Ford Growth Plans “On Track,” Insists Mulally

Maker still has its challenges.

by on Dec.14, 2011

Ford has "stress-tested" its growth strategy, insists CEO Alan Mulally.

With both sales and market share up for 2011 and Ford likely to post the strongest earnings it has seen in years, the maker’s goal of “growing profitably…is on track,” asserted CEO Alan Mulally.

It has clearly been a good year for the maker, which posted $1.6 billion in earnings for the most recent quarter after landing solidly in the black for the first half of the year.  It has slashed debt, seen sales grow by double digits in many months and will finish the year with about a 0.1 point increase in share, which has climbed back to 16.8%, putting it less than three points behind arch-rival General Motors.

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That’s not to say Ford doesn’t have its challenges, company officials acknowledged during a series of conversations at a holiday gathering with the media.  Japanese makers, sidelined for much of 2011 due to earthquake and flood-related production shortages, are roaring back with a vengeance.  And Ford has taken some unexpected hits on the quality charts lately after steady gains in recent years.

Mulally and other Ford officials insist they have addressed issues such as the usability of the MyFordTouch infotainment system and a flawed Focus transmission – both of which were cited in a recent report by Consumer Reports magazine.  The big test will come next year with the release of such studies as the closely watched J.D. Power Initial Quality Survey – which will measure buyer response to the first of the 2012 model-year offerings.

Nonetheless, and despite recent problems, Mulally seems comfortable with the direction his company has taken since he joined Ford just over five years ago.  And analysts suggest he has reason to be pleased.  At that point, Ford was deep in debt and its future was uncertain.  It avoided the bankruptcy-and-bailout route taken by GM and Chrysler in 2009 only by saddling itself with even more debt.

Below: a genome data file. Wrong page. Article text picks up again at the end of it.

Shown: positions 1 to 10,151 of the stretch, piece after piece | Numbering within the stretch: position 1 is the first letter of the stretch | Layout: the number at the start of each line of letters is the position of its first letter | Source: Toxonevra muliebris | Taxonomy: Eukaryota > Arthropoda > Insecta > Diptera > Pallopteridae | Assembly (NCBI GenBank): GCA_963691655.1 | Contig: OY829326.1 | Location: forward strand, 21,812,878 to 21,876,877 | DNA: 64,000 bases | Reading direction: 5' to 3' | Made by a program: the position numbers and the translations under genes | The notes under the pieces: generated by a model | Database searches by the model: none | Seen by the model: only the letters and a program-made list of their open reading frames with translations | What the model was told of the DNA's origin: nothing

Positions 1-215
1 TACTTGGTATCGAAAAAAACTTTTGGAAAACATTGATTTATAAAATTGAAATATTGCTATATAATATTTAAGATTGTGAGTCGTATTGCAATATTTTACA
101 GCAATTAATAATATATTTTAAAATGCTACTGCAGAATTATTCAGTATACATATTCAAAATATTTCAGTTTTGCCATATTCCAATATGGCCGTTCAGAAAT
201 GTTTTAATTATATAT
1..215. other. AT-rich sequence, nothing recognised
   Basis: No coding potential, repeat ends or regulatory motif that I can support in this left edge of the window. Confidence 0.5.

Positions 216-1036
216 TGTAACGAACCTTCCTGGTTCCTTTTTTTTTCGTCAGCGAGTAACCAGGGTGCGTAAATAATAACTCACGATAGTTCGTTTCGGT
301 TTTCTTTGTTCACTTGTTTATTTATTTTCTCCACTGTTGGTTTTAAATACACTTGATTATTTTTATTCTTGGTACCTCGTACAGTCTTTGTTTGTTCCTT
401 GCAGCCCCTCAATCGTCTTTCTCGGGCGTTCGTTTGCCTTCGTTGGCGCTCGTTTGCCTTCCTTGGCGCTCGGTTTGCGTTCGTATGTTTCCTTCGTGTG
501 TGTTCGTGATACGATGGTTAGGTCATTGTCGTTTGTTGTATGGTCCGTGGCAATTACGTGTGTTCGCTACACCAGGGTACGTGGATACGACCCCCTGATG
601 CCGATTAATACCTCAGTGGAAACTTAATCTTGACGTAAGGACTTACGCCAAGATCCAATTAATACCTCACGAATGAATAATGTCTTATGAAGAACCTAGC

But since then, Ford has slashed what it owes by roughly $20 billion.  The figure is now down to $12.7 billion, noted Mulally, who added “(we’re) on our way to a $10 billion target.”

Of course, there are a number of what the experts call “external headwinds” that can make a mess of even the best-laid plans.  There’s still talk of a double-dip recession here in the U.S. and Europe is far from over its debt crisis.  Inflation is out of control in India and China is increasingly worried about a slowdown of a once unshakable economy.

Nonetheless, Ford’s CEO insisted the maker has “stress-tested our business plan” and is comfortable it can work through even the most perfect economic storm.

That will clearly take discipline, suggested Jim Farley, Ford’s global marketing czar.  From his point of view, “the most important thing” to ensure the company’s recent growth isn’t a fluke is “maintaining residual values.”

They’re risen sharply in recent years and, significantly, Ford’s Fusion now outperforms the vaunted Toyota Camry on the residuals chart.

But to maintain that trend Ford has to be willing to hold back on the incentive spending it was long too free with in its effort to prop up sales of less popular models.  The real measure of that discipline will come if Ford is willing to slow or even idle plants to keep inventories in balance, Farley suggested.

Another test will come with the launch of new products like the next-generation Ford Fusion, the midsize sedan debuting at next month’s Detroit Auto Show.

As part of Mulally’s One Ford strategy, the maker has cut its global model mix from 97 nameplates a half decade ago to just 20.  But that means each individual product is now more important than ever.

Perhaps one of the big issues for 2012 will be Mulally himself.  There have been numerous reports, in recent weeks, that the 66-year-old executive is reaching the end of his tenure setting a search for his replacement underway.  Ford officials acknowledge they’re always considering their options but contend there’s no active succession effort.  And, indeed, Mulally made it clear at the media gathering he is in no rush to relinquish his corner office.

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